By Jonathon Van Maren
Due to relentless influences from Hollywood and progressive activists, many people now believe that Christians are hateful people. Specifically, Christians are hateful because Christianity forbids a broad range of sexual behaviors, and secular progressives have decided that this makes Christians “homophobic.” This term can be applied willy-nilly and irrespective of whether or not Christians do, in fact, fear or hate gay people. If Christians cannot agree that the definition of marriage can be arbitrarily changed after thousands of years, for example, this is indicative that Christians are desperately in need of the one quality progressives prize: Tolerance.
What I often wonder, though, is why “tolerance” is trumpeted as such a virtue, considering that Christianity makes a far more radical demand. Christianity doesn’t demand “tolerance” for others. It demands that we love our neighbor, love our enemy, and forgive those who hurt us. Tolerance is a weak imitation of love. It implies that your heart can still throb with hate for someone, but as long as you don’t say anything out loud, and as long as you tolerate that person’s presence and veil your contempt, that’s cool. Tolerance implies utter detachment from the wellbeing of those around you, and total disregard for their well-being. It’s confusing that progressive activists get so much mileage out of lauding tolerance when in reality, it is a huge step down from the love that Christianity demands.
But the truth is that the progressives don’t really want people to adhere to the Christian standard of loving your neighbors rather than simply tolerating them. Christians have always said that we are commanded to hate the sin and love the sinner. In other words, hate actions that have devastating spiritual consequences in order to love the person—to the extent of warning him against behaviors that will hurt him. As others have written, the reason the gay rights movement began to refer to homosexuality as a description of someone’s fixed orientation rather than a lifestyle consisting of certain actions was to dodge the conundrum of “love the sinner, hate the sin.” After all, how could they claim Christians were hateful when to the contrary, Christians were willing to readily say that not only did they love people they disagreed with, but that they were commanded to?
What the progressives actually mean when they talk about toleration is not that we should tolerate people. As I said, Christians already had a far more rigorous demand written right in the Scriptures. What they mean is that we must tolerate and accept, without any social disapproval or verbal disagreement, behaviors that conflict with Christian teaching and that we believe will be genuinely harmful. Thus, opposing gay marriage is “homophobic.” Disapproving of promiscuity is “slut-shaming.” Pointing out that abortion kills children is “misogynist.” Progressives conflate behaviors with people, and then demand that we stop condemning certain behaviors because that is hateful to the people practicing those behaviors. See what they did there?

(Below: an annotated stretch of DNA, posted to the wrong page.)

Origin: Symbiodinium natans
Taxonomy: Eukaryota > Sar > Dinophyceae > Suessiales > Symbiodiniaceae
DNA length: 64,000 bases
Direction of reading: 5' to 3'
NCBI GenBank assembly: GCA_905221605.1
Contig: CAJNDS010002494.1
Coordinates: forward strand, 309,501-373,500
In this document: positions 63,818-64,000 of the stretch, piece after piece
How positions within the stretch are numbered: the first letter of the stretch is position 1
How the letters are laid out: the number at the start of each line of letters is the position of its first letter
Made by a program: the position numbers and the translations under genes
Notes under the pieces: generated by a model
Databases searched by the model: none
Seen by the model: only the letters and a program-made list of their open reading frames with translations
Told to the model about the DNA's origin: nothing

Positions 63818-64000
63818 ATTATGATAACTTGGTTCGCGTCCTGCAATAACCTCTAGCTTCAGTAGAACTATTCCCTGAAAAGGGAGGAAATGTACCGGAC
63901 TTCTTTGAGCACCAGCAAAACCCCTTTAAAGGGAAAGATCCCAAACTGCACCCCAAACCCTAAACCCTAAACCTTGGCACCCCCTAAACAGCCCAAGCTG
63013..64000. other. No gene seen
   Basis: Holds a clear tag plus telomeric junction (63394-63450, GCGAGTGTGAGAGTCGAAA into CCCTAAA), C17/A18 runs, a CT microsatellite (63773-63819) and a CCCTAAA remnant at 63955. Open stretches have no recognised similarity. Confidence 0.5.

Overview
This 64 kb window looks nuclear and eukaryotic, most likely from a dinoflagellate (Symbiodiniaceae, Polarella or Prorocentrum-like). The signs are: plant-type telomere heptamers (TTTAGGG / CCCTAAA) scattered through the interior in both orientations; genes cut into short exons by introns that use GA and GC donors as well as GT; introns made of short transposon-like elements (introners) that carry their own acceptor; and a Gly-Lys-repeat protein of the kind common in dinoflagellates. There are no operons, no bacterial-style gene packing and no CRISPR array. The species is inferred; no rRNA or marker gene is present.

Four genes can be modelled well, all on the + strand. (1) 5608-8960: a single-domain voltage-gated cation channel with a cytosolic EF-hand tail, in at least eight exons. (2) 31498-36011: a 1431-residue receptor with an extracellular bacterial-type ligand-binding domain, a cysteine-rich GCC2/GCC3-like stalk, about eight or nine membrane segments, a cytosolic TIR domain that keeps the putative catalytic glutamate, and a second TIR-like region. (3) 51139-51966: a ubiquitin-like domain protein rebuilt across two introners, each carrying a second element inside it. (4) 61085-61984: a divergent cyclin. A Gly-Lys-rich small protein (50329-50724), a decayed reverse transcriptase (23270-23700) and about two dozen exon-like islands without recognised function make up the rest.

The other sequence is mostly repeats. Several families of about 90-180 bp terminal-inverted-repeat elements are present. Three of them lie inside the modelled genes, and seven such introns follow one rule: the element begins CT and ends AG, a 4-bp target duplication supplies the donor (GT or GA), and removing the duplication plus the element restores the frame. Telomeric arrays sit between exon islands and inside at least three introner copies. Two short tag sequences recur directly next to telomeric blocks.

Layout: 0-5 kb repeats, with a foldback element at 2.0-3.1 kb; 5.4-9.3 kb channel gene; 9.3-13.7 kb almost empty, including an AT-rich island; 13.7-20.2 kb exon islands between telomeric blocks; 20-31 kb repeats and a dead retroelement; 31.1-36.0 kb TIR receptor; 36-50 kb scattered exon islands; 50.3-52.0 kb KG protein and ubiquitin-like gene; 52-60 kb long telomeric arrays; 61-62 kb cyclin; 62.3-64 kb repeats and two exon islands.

Christians have not always succeeded in following the commands laid out in Scripture, and so it can be easy for progressives to find inconsistencies and failures and then triumphantly point out that Christians can be hypocrites. This accusation is ironic, because that is obviously true. The reason the Crucifixion took place is because people are sinners and need a Saviour. There is no such thing as a perfect Christian, and so there is no such thing as a Christian who never sins. But the point here is that the standard laid out in Christianity—the radical command to love our neighbor—is far superior to the anemic and pathetic counterfeit laid out by the progressives—that we must tolerate our neighbor.
It is of course essential that Christians strive to avoid hypocrisy, especially in a time where hypocrisies are used to tar all of Christianity and paint it as a hateful and intolerant faith. Where there is genuine hate towards members of the gay community, it must be called out and condemned as sin—but not because it violates a progressive standard of “tolerance,” but because it violates the Christian command to love our neighbors as ourselves. It is true that our culture finds it hard to understand that in order to truly love someone, you must be willing to condemn sinful behaviors that will harm them, but that does not excuse us from obeying this command. We must recognize those around us as men and women created in God’s image with souls of infinite value. Loving our neighbor means not ostracizing or exiling those members of Christian communities who may struggle with their sexuality. It means reaching out in compassion—not because our culture preaches tolerance, but because Christianity preaches love.